Much of the Mormon belief system is oriented geographically around the North and South American continents. Mormons believe the people of the Book of Mormon lived in the western hemisphere, that Christ appeared in the western hemisphere after his death and resurrection, that the true faith was restored in upstate New York by Joseph Smith, and that the Garden of Eden and location of Christ’s second coming were and will be in the state of Missouri. For this and other reasons, including a belief by many Mormons in American exceptionalism, Molly Worthen speculates that this may be why Leo Tolstoy described Mormonism as the “quintessential ‘American religion'”.[42]
    http://en.wikipedia.org/wiki/Mormonism#Relation_to_Christianity

    More explanation of the differences in Orthodox belied can be found here:
    http://en.wikipedia.org/wiki/Mormonism_and_Christianity#Modern_LDS_Church_orthodoxy

    Like or Dislike: Thumb up 0 Thumb down 0

  27. Jay Tea says:

    Bringing up Romney’s Mormonism is a very, very, very bad move. If he wins the nomination, it legitimizes inquiries into Obama’s faith as well — the whole 20 years in Reverend Wright’s pews, his incredibly spotty attendance since disowning the man he could never disown, his declaring that his idea of praying is to “ask himself” questions…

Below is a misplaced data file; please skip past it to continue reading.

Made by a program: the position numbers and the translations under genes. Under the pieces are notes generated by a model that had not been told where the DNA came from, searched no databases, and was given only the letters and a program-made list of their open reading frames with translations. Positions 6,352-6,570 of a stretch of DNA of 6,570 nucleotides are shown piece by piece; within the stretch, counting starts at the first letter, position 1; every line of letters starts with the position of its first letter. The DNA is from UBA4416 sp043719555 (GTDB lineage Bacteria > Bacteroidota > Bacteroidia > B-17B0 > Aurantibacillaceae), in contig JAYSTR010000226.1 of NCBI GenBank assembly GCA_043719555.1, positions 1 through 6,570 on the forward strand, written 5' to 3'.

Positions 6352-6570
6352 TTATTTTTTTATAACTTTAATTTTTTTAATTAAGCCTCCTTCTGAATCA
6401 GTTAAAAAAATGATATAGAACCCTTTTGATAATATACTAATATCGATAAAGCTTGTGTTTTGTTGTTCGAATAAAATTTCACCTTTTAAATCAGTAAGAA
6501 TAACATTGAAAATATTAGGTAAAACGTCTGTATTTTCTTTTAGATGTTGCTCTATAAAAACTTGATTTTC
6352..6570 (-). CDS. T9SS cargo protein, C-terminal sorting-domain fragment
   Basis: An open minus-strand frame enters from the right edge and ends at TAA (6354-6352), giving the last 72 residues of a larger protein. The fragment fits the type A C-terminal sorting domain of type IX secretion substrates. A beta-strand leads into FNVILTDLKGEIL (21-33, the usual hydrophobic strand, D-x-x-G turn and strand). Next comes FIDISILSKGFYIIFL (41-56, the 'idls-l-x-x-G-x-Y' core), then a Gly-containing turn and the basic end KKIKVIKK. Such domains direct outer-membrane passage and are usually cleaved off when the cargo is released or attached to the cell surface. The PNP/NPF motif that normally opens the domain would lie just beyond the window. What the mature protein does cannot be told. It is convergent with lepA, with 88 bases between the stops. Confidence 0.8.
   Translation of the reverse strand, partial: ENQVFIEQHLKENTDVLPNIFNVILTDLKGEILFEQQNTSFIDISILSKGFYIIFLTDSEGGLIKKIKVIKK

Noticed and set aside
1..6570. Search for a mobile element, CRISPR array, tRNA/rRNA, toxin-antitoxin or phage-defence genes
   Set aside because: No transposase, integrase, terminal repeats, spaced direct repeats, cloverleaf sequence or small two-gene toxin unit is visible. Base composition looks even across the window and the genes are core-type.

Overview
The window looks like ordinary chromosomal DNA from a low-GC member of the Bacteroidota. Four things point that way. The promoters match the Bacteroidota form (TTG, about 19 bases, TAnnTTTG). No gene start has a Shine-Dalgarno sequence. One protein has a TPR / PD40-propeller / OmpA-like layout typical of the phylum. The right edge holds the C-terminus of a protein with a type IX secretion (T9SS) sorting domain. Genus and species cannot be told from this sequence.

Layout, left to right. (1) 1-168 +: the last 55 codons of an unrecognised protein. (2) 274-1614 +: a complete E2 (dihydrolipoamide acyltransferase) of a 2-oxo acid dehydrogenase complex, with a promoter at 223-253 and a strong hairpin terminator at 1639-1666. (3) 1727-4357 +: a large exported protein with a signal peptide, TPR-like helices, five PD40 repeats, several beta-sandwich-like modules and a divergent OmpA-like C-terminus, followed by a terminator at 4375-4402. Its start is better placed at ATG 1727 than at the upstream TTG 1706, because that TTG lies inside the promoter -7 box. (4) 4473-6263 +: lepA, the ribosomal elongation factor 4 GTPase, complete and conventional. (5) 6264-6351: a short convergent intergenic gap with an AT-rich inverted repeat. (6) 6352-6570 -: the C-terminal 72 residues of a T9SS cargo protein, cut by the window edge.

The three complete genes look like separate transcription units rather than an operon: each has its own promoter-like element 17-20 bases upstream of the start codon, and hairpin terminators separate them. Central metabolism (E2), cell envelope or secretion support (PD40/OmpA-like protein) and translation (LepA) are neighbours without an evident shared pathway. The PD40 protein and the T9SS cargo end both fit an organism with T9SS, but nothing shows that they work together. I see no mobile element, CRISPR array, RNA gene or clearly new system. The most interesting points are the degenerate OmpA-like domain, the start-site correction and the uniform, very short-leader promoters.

Romney’s Mormonism has NEVER been a defining characteristic. Moderate to liberal Republican, businessman, former Republican governor in an incredibly Democratic state, etc. etc. He’s never presented himself as “the Mormon X,” unlike others who wear their faith on their sleeve.

    On second thought, let’s make a big issue of it. That opens up a whole big can of worms. Let’s start asking how many Democratic Catholics can consider themselves in good standing with their faith while being pro-choice. And that’s just for starters.

    J.

    Like or Dislike: Thumb up 2 Thumb down 3

  28. Wayne says: